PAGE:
Is there a disconnect between your intention and the reader’s understanding? If so, here are a couple of approaches to bridge the gap and make clarity sure.
Back in the old days, when I taught acting, I developed a reputation for lecturing actors about gender and sexual presentation in theatre. Most of my actors were adorable messes of gender confusion, which is perfect for normal life and disastrous for live stage performance.
One time, I had a meeting with several of my actors and one young woman (brown hair, moderately tall, svelte), said something to the tune of, “Oh, no! Now Victor Poole is going to make me feel guilty for not wearing high heels and makeup all the time!”
A Disconnect Between Writer and Reader
This female actor was hearing something that I wasn’t saying, and, being a diligent person, I took note and adjusted my phrasing to suit her mind.
Yesterday I read a scene to my editor, and I’d phrased one sentence in a way that led him to completely visually misinterpret the remainder of the scene. We had a laugh over the misunderstanding and I added two more sentences, which made my original intention completely clear.
When You’re Writing, Make A Bridge to the Reader
- Readers are coming from a different planet, most of the time.
- Luckily, their planet is connectible with your planet if you build a bridge.
- Only 1% of readers will bother to build a bridge to you, so you have to take responsibility for making the bridge to them
You Are the Builder of the Bridge
Here are some easy tricks to help you successfully connect your writing to the understanding of the reader, with as few hiccups as possible.
A bridge has some method of support that holds it up. A bridge also has a foot-path upon which the reader crosses over. The supports are underpinning writing qualities, and the foot-path is the plot.
Here are some of the heavy-duty methods that support a bridge between the intent of your writing and the received understanding of the reader:
- described visceral, sensory input (sight, hearing, smell, etc.)
- realistic physical mammalian response common to human beings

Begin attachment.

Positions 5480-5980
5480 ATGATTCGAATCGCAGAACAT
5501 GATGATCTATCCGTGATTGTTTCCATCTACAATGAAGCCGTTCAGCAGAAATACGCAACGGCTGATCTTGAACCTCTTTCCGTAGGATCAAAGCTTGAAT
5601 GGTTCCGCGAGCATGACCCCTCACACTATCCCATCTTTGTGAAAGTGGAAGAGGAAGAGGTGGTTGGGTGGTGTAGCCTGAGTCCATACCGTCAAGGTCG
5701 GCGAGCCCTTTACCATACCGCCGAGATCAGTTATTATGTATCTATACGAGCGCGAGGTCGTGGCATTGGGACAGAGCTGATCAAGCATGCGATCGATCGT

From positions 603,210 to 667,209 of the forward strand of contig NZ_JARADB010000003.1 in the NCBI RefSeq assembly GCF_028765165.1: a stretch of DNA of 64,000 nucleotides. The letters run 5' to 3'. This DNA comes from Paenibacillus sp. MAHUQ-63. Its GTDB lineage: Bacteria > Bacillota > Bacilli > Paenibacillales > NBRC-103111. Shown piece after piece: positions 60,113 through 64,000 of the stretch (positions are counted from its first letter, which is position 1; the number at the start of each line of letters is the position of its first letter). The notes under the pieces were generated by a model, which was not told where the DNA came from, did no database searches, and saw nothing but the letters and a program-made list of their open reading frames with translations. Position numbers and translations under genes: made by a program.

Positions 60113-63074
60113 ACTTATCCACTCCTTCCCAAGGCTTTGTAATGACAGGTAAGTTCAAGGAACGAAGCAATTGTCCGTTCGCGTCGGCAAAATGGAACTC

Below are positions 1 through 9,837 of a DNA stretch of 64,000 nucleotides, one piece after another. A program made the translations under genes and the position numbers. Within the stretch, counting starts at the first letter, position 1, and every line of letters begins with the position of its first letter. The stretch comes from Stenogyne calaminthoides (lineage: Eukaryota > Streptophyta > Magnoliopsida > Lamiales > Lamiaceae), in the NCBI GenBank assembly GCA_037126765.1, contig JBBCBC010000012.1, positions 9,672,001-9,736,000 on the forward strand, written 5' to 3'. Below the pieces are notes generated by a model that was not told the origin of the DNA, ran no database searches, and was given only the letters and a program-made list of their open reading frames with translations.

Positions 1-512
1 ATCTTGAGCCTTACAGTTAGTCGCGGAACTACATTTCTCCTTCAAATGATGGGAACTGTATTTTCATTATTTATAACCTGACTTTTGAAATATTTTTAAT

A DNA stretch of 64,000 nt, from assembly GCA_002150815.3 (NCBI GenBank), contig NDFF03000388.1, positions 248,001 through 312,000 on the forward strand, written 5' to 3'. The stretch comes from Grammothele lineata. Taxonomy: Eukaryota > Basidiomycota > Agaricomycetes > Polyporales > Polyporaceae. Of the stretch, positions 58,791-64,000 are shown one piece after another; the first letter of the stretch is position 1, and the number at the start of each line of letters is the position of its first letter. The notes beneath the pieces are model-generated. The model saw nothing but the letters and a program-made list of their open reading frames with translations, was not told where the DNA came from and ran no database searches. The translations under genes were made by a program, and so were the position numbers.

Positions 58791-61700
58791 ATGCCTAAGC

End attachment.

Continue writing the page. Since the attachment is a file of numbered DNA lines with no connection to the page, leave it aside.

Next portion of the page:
- universal emotional experience
One You Have Supports in Place, the Rest of the Bridge is Story
It’s possible to have functional supports, but no plot, and it’s possible and common to have a plot, or a foot-path of a bridge, without the necessary supports to make it walkable.
My earlier snafu with my editor was due to some missing visual description; once I added in a couple of clarifying sentences, we were off to the races again.
You need both supports for the bridge (sensory description to allow the reader to ground their mind, emotional scenarios that resonate with the reader’s lived experience, etc., etc.) and you need a plot, or a surface upon which the reader can cross over from their mental world into theirs.
If you are finding that your readers aren’t always hearing what you’re saying, look at your material with the analogy of a bridge in your mind, and separate the parts of your writing into two general camps:
- Supports to the story, which, again, are things like: sensory descriptions, usage of proven psychology, emotionally evocative scenarios, etc.
- Plot, or story, which is the actual foot-path upon which the reader crosses from their mental planet into yours
If you remember that you are ultimately responsible for building and maintaining a useable and attractive bridge, and you keep in mind the two very different and totally necessary parts of said bridge, you will be able to share a marvelous common experience with the reader, and both of you will be deeply satisfied by the experience of sharing and understanding your work.
You’re reading Victor Poole, and in my current novel, poor John, the fabulous handsome man of yore, is having his heart broken on a stairwell in his adopted son’s building this morning. I pity John, who has been ill-used, and is due for a happy ending. I intend to give John an overwhelmingly happy ending.